Either that or I was thinking something along the lines of the vacuum operated slide being affected.
Venting to atmosphere it doesn't happen.

xlerate 3rd August 2019 03:09

I, too, like the idea of having the crankcase breather coming out of the cam cover as 60gunner and others have done. I'm thinking of something like this, https://www.metcomotorsports.com/pro...p?prod=MBR0009 , at the 12 o'clock position with the idea the oil drains back into the cam cover.

Hippysmack 3rd August 2019 04:28

Two things and I don't think they relate.

First, with the CC pressure puffing at idle and not puffing with throttle,
Running down the road, I'm not pumping into the A/C.
I basically recreated the balloon in my head as I tested with my fingers.
How can it run right if CC pressure is part of the metering (when not pumping into it on a ride)?
I got throttle I ain't used yet... well a little...
105 with some left so far, no sumping, no puking.... no cops. :D

Second, it was quick to froth with the oil cap off at idle (but not with throttle).
Froth is aeration.
There was a ton of time for the sump to empty after startup.
I don't think tuning changed my CC pressure.
I did use some on/off throttle that may not have helped.
Drain hole in the breather cavity not filtering oil that isn't traveling there but the toward the oil cap thus pulling in more air?

I'm having a hard time with the A/C being off in the picture. :doh

edit:
I did check the slide circuit and all seems good.
The carb pulls it's air thru the filter which is way more than what the breathers can deliver... and only at idle, or high revs.

dieselvette 3rd August 2019 04:34

Quote:

Originally Posted by 60Gunner (Post 5767298)
Well everything I've read says the the extra unmetered air but that's on cars.
Maybe your breathing is to restricted going into the carb and isnt getting rid of the excess crankcase pressure intoduced thru the vent line from the tank to the cam chest.
Either that or I was thinking something along the lines of the vacuum operated slide being affected.
Venting to atmosphere it doesn't happen.

You're thinking of manifold pressure, but that's behind the carb.

When I say "tuning" I guess is confusing. It's not about pressure or flow from the breathers, but the fact that it's hot air with no oxygen, and possibly oil vapors. That results in a different mixture than with 100% fresh air. At idle this makes up a percentage of the total intake air. But, if the bike is tuned to idle on this shi++y air then OK you don't know the difference until the vents are moved (or oil cap removed).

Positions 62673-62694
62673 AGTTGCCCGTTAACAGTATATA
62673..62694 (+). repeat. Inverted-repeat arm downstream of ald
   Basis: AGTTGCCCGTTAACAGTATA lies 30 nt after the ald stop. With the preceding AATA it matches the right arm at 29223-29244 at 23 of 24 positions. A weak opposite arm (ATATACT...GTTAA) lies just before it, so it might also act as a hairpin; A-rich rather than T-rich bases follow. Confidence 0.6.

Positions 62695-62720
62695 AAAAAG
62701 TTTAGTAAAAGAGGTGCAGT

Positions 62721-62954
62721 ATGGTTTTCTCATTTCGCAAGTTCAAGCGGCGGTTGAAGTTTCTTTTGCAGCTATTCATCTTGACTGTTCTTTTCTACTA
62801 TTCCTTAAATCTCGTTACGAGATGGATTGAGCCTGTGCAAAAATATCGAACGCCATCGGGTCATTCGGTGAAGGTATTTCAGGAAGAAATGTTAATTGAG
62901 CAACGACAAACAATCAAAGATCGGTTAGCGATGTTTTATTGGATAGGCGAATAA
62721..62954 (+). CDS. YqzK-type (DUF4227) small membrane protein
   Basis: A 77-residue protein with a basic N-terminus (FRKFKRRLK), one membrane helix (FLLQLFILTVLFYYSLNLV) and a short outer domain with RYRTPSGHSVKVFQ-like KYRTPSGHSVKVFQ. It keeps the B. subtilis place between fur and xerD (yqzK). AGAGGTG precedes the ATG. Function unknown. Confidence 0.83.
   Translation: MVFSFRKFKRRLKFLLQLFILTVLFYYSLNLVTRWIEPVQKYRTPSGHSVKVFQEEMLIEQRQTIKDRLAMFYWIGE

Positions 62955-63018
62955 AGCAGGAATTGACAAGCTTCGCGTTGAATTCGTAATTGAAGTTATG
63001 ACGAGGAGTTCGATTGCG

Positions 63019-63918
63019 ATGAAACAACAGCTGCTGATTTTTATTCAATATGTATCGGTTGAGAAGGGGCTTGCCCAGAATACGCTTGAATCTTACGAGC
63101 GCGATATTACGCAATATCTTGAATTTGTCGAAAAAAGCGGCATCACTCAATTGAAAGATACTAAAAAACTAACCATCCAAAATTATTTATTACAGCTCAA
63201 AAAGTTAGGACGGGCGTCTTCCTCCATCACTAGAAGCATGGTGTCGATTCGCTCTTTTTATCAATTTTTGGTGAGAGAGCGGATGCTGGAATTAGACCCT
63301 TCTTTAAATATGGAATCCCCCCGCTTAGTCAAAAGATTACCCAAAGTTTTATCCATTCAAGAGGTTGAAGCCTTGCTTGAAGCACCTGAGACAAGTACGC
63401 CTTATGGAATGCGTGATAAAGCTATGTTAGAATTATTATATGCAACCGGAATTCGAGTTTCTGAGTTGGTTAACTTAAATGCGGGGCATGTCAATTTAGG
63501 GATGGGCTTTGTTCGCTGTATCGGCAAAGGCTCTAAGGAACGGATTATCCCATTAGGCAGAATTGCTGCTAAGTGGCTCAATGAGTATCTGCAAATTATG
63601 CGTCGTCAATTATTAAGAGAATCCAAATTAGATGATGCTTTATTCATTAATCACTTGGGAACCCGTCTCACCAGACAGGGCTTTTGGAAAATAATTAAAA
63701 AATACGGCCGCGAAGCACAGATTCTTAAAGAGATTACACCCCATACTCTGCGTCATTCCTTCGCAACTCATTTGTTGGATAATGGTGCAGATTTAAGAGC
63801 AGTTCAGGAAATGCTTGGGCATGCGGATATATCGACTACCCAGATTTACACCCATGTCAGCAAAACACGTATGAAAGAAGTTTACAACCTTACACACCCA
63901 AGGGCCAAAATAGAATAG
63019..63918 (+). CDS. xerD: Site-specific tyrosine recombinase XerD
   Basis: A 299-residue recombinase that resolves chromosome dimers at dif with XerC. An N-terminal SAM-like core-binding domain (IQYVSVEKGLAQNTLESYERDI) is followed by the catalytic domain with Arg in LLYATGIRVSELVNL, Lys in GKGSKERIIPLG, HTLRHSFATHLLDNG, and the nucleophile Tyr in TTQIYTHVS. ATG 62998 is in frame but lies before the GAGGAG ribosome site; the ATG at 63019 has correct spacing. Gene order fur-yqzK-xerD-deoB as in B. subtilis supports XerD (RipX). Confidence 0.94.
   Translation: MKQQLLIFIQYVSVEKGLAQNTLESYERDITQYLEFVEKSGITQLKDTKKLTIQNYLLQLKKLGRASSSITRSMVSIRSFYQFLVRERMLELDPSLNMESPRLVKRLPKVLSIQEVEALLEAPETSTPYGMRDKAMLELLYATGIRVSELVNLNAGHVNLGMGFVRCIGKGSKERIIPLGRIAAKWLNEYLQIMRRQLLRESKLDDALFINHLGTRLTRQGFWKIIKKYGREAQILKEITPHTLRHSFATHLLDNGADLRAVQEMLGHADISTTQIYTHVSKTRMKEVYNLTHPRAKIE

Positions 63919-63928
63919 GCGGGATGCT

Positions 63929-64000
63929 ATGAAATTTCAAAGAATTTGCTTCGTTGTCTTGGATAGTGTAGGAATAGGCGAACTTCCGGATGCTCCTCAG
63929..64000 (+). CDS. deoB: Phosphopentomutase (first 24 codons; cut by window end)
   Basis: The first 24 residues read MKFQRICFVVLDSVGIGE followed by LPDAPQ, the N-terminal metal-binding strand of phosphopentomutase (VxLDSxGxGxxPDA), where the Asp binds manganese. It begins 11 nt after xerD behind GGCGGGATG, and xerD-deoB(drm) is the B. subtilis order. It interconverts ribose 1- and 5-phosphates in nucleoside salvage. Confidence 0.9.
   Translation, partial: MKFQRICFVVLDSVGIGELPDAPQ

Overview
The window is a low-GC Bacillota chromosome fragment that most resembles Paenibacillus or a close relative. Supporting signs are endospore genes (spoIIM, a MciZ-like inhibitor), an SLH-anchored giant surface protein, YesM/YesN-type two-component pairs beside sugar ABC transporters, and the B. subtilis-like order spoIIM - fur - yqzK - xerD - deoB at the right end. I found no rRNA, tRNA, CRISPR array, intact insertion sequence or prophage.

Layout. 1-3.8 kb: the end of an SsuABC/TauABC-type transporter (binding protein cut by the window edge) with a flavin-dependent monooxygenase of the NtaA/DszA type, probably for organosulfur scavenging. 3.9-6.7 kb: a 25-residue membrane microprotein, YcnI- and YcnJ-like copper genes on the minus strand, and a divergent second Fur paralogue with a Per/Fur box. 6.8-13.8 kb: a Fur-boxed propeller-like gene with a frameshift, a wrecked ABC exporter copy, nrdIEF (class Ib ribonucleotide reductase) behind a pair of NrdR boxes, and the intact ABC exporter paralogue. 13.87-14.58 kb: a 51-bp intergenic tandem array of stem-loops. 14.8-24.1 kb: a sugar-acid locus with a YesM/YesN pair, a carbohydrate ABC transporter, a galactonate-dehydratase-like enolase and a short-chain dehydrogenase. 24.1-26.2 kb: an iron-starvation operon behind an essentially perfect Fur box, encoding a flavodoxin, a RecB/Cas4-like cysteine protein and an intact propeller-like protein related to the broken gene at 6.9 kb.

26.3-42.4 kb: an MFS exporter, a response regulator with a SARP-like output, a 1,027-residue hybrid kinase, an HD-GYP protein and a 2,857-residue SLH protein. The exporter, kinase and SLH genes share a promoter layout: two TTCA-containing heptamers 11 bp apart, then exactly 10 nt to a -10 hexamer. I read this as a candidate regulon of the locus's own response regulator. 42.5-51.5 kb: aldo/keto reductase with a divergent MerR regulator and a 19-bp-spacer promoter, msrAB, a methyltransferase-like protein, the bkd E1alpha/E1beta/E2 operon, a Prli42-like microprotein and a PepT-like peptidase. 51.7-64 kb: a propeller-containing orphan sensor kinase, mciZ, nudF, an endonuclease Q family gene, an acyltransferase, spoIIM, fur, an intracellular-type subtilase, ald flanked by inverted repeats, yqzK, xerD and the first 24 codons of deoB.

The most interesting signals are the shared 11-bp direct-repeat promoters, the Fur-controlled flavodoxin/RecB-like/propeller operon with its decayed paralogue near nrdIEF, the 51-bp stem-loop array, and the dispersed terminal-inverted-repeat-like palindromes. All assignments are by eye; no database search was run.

The more you open the throttle, the less impact this stale air will have on your mixture as it becomes a smaller % of total air. (But, it still has an impact on performance).

Hippysmack 3rd August 2019 04:44

Quote:

Originally Posted by xlerate (Post 5767300)
I, too, like the idea of having the crankcase breather coming out of the cam cover as 60gunner and others have done. I'm thinking of something like this, https://www.metcomotorsports.com/pro...p?prod=MBR0009 , at the 12 o'clock position with the idea the oil drains back into the cam cover.

PCVs made for autos seems to be frowned on although many are apparently using them.
The check valve should be in the bottom on that one.
For $60 hope it works (may be a spring / check ball they don't say).
I'd like to see a reed valve on a cam chest mod.

Post the results and pics when you've got it done. :)

dieselvette 3rd August 2019 04:48

Quote:

Originally Posted by Hippysmack (Post 5767190)
the oil cap off is allowing CC pressure to escape and atmosphere to enter the engine.

Not entirely. The CC vent to tank is 1/4" hose and what 2ft long? The air doesn't just turn around and flow backwards that easily. Which is why having say, an open-ended 6ft length of hose would be as good as any umbrella valve in many scenarios.

Think of a tuned exhaust and cam overlap - exhaust valve is still open after exhaust stroke, while piston is on the way down, yet the air continues to flow out the exhaust valve because of velocity. By the time air starts to slow down the next pressure wave is there to keep it moving.